Wagner, a 5th round pick in 2003, was having a season that might have placed him on this list had a knee laceration not interrupted his season. Wagner started the year in San Jose, but rarely got into games with the team’s crowded outfield. So, despite putting up good numbers (.321/.387/.536) when he did get in, he was moved back to Augusta, where he missed nearly half of June and most of July, but still hit .298 with a .878 OPS. He’ll get another shot at San Jose, probably a real one this time, but still could find himself competing for time with so many outfielders both ahead of him and behind him in the system. He’s shown solid power and good strike zone recognition, and could excel if he continues to improve on those numbers.
Dobson, an 18th round pick in 2003, also had problems finding playing time in San Jose thanks to all the prospects, but instead of moving to Augusta, Dobson took a utility role. Drafted as an outfielder, he proved some versatility playing all three positions in the outfield regularly and playing first base often as well. He even played second in a couple of games. Dobson responded by having his best overall year, posting a .784 OPS. Though Dobson’s future may become a utility role, as that sort of versatility is valuable, it might be better for him not to get a promotion to AA Connecticut right away in 2006 with the crowded group of prospects that should go there. There’ll be more playing time for him to show what he can do in San Jose at most positions, and San Jose also has a full-time DH to take advantage of.
Both Dobson and Wagner have become victims of a deep group of outfielders in the Giants system. Even next year, San Jose could still be home to several talented players. In addition to Wagner and probably Dobson, two-time batting champ Brian Horwitz will be in San Jose in 2006, John Bowker could be held back due to the crowd of outfielders due in AA, and Benjamin Copeland and Michael Mooney are both serious possibilities to be pushed straight to High-A out of Salem-Keizer. But both Wagner and Dobson have deserved reputations for being hard working players, something highly valued in the Giants system, and could very well find their own way through the Giants system and surprise people that will overlook them.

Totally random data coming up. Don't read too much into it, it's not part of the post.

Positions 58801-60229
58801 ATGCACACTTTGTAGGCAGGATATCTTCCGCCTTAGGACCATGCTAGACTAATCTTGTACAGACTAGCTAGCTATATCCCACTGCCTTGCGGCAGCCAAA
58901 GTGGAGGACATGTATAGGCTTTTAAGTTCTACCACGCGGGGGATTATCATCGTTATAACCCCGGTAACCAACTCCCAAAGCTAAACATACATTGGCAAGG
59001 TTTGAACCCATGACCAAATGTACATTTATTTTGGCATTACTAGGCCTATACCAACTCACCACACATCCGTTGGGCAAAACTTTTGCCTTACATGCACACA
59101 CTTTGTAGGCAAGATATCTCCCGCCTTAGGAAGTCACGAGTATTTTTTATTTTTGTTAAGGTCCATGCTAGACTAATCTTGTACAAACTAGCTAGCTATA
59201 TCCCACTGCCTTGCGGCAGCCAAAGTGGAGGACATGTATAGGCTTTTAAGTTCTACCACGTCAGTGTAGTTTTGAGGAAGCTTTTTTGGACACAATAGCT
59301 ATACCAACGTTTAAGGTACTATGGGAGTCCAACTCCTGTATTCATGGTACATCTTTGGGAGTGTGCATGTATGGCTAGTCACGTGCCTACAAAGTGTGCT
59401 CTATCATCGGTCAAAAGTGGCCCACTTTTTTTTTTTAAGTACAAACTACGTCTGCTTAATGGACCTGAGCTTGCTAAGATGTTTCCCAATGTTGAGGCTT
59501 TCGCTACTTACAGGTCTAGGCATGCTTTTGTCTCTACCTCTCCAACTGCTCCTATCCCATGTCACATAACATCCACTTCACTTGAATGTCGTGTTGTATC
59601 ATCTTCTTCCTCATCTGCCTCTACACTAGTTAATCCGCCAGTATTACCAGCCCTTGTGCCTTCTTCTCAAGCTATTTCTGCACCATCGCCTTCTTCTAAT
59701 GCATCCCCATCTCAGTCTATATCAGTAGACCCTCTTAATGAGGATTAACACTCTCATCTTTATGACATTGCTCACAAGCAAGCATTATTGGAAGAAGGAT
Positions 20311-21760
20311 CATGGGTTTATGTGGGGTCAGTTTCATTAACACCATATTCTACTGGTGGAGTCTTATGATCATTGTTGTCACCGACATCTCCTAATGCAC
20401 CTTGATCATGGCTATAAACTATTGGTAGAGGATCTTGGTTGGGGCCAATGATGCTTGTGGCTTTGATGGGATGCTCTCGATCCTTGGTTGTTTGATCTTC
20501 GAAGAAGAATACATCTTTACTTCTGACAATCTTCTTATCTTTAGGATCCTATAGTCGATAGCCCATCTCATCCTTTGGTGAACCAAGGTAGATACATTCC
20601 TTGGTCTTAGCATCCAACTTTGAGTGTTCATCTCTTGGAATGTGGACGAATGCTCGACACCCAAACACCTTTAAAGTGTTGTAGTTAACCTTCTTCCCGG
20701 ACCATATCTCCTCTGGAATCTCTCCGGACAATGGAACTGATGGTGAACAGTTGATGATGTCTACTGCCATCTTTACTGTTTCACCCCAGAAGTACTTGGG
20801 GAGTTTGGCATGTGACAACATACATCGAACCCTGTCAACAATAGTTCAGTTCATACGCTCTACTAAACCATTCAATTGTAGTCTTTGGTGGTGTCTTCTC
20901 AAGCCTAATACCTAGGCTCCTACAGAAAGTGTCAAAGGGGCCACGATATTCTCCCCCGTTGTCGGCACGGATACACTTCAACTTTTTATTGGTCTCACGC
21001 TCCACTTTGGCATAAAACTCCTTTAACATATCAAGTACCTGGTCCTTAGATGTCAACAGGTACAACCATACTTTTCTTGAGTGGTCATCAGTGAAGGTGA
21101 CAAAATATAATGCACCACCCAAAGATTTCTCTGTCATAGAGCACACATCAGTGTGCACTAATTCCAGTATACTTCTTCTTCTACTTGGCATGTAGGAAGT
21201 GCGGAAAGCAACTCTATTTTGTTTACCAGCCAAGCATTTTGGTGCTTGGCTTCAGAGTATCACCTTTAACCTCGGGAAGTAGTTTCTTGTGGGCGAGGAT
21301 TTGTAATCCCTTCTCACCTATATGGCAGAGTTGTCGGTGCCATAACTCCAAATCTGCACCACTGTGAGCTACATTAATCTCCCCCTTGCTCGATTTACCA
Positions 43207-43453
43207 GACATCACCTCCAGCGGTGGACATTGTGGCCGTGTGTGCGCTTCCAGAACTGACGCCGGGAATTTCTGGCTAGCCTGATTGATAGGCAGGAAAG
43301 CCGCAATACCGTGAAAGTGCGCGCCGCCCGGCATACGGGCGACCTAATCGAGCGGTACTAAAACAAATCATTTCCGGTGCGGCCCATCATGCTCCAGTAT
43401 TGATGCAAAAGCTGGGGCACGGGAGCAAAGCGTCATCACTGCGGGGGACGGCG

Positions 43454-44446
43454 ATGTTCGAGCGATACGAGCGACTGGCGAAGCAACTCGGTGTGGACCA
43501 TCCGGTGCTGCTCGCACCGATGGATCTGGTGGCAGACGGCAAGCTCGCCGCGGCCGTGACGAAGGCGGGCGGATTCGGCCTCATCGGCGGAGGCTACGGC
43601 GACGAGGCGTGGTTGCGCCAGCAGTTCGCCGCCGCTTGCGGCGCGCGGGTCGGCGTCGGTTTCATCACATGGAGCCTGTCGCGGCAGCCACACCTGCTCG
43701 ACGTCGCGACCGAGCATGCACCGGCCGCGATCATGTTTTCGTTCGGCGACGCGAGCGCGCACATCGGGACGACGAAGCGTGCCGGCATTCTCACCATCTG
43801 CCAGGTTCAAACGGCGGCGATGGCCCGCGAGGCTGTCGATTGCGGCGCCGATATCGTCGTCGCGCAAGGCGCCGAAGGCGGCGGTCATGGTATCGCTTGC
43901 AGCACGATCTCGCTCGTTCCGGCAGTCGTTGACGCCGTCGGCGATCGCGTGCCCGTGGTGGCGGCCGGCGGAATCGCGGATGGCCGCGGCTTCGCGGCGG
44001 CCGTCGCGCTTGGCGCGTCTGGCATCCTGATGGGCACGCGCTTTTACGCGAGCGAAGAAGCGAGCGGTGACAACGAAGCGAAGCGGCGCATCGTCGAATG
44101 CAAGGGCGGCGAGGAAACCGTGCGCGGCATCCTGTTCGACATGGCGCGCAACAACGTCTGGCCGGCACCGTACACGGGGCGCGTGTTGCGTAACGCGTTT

What’s up with all the players from the lower levels showing up? Are you trying to tell us the Giants don’t have any high level prospects?
David E. from Cupertino, CA.
Not exactly. The methods we’ve used to grade prospects naturally grade players at the A-levels and below slightly lower, since they are facing a lower level of competition and have a lot more to prove on their way to the majors. And things do shake out a bit as players reach High-A, AA and AAA, through injuries and natural selection.
That said, the Giants are very deep at their lower levels. The Arizona Rookie League team has won the championship decisively for two years running. San Jose won the High-A championship in 2005, and Salem-Keizer posted the 2nd best record in Short-A, just missing the playoffs and leading the league in batting and coming in 2nd in ERA. Unfortunately, most of this talent won’t be ready for the major leagues as the current major league team will be shaking out after 2006 and 2007, but the Giants should see continued success moving up their system the next few years.
Of all the pitchers that were on the Salem-Keizer staff, which onse do you think have the best chance to succeed?
Dale K. from San Francisco, CA.
The highest ceiling would appear to belong to Dan Griffin, who kept up his strikeout rate from college without much of a hitch, and has a deceptive motion that should help him move quickly through the system. Ben Nieto is the most polished of the rest of the potential starters.
Also, don’t count out Brian Anderson. He doesn’t have the monster stuff one would expect from a closer, but his performance shows how smart and effective he is with what he’s got. He could very well be the first player out of the 2005 draft to debut in the majors.
Thanks for all the questions, and keep sending them in!